University goes to state Supreme Court in Facebook comments case

The school defended its right to discipline a mortuary science student for comments made on Facebook.

by Kaitlin Walker

The University of Minnesota went to court to once again defend its discipline of a mortuary sciences student who posted controversial Facebook posts.

Five justices of the Minnesota State Supreme Court heard oral arguments at the state Capitol in St. Paul Wednesday morning.

In December 2009, Amanda Tatro, then a mortuary science University student, wrote on Facebook that she wanted to use a trocar – an embalming tool used to let fluids and gas out of a dead body – from her laboratory class “to stab a certain someone in the throat.”

After a police investigation and a hearing by the Campus Committee on Student Behavior, Tatro’s grade in her mortuary science course was changed to a failing grade and she was forced to take a psychological evaluation, among other discipline.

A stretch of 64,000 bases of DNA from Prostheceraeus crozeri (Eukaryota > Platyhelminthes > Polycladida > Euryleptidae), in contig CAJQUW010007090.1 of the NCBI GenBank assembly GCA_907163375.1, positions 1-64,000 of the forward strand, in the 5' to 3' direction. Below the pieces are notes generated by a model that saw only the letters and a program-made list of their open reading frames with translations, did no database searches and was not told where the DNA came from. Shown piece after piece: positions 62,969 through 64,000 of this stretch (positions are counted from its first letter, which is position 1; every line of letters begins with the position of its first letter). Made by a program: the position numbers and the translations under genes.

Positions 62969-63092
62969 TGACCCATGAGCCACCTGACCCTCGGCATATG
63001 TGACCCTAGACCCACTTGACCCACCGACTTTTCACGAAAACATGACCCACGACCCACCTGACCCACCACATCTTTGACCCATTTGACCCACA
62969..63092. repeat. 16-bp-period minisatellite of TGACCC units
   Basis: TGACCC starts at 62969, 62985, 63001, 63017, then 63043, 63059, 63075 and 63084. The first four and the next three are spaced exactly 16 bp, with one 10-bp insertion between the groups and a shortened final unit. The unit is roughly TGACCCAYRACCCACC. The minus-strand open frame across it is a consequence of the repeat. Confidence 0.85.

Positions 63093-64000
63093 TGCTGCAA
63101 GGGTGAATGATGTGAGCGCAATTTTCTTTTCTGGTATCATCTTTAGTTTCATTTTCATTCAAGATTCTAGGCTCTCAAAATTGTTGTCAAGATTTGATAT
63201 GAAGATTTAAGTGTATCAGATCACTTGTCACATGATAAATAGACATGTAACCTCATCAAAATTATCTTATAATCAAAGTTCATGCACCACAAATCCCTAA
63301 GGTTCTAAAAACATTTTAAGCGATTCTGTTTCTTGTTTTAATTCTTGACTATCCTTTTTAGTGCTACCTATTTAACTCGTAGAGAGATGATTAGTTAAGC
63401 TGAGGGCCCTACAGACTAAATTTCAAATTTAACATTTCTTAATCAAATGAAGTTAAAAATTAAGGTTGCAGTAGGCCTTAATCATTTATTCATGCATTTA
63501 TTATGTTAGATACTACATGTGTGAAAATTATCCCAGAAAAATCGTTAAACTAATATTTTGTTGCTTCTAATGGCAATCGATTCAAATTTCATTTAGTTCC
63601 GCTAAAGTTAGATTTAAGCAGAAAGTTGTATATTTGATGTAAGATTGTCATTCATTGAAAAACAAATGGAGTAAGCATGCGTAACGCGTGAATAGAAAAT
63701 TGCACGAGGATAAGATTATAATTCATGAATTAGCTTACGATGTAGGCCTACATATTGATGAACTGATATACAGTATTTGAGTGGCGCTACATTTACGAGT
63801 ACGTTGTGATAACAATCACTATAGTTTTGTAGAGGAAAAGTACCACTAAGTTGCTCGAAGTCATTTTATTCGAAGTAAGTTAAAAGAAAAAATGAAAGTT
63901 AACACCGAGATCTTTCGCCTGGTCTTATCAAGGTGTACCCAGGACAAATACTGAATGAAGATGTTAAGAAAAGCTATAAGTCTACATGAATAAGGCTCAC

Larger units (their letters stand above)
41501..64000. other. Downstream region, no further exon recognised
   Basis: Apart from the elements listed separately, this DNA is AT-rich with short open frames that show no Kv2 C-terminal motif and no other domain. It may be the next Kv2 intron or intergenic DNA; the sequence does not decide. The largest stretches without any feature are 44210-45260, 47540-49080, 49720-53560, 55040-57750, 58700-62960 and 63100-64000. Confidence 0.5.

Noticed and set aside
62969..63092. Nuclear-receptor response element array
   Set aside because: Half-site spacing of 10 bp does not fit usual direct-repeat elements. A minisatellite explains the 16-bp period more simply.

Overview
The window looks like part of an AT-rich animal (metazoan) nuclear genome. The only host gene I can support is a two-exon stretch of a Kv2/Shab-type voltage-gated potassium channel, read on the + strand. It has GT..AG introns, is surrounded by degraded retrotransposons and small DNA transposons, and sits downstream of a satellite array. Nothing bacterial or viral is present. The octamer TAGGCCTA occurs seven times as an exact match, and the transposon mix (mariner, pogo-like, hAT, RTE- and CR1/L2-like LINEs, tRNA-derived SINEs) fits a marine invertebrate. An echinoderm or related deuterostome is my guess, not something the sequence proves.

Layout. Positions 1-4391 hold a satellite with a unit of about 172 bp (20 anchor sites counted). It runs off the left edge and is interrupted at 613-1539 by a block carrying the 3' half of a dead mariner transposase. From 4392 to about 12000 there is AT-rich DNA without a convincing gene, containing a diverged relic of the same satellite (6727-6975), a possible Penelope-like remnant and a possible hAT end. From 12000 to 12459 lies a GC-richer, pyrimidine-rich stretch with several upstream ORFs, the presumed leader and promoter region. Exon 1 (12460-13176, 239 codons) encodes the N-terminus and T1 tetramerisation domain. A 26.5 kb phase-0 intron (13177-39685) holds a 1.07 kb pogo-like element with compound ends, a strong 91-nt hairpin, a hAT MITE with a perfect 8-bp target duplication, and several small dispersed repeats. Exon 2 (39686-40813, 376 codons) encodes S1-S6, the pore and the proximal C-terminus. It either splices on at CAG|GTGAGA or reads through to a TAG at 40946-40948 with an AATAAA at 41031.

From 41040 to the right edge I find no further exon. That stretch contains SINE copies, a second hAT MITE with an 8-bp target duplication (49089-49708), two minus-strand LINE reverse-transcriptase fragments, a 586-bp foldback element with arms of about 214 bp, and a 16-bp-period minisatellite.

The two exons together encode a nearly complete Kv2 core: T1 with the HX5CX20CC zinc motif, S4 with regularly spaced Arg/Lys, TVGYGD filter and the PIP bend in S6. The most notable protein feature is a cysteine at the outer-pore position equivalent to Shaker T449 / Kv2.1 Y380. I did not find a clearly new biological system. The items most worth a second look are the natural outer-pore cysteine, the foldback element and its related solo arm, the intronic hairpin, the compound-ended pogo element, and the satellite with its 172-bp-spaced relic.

Last summer, the Minnesota Court of Appeals upheld the University’s right to discipline Tatro, citing U.S. Supreme Court precedents that schools may limit or discipline student expression if the expression is proven disruptive.

But Tatro maintains the posts were intended as a way to vent emotion, and that the University encroached on her rights of free speech.

During his argument, Tatro’s attorney, Jordan Kushner, argued the school’s actions were baseless and violated Tatro’s First Amendment rights. The University’s General Counsel Mark Rotenberg rebutted that Tatro failed to abide by the professional standards set for the students in the program.

The justices were mainly concerned with the effects of Tatro’s posts and the authority of the University to discipline her for those posts.

After an hour of intense questioning, the court adjourned. Tatro stood outside the courtroom with her husband looking defiant.

“I hope that I’ll finally get closure to what I didn’t start,” she said.

The justices’ opinion usually takes three to five months to be released after oral arguments.

Tatro said if she has to, she will appeal to the U.S. Supreme Court.

For a full story on Tatro’s case, see Monday’s Minnesota Daily.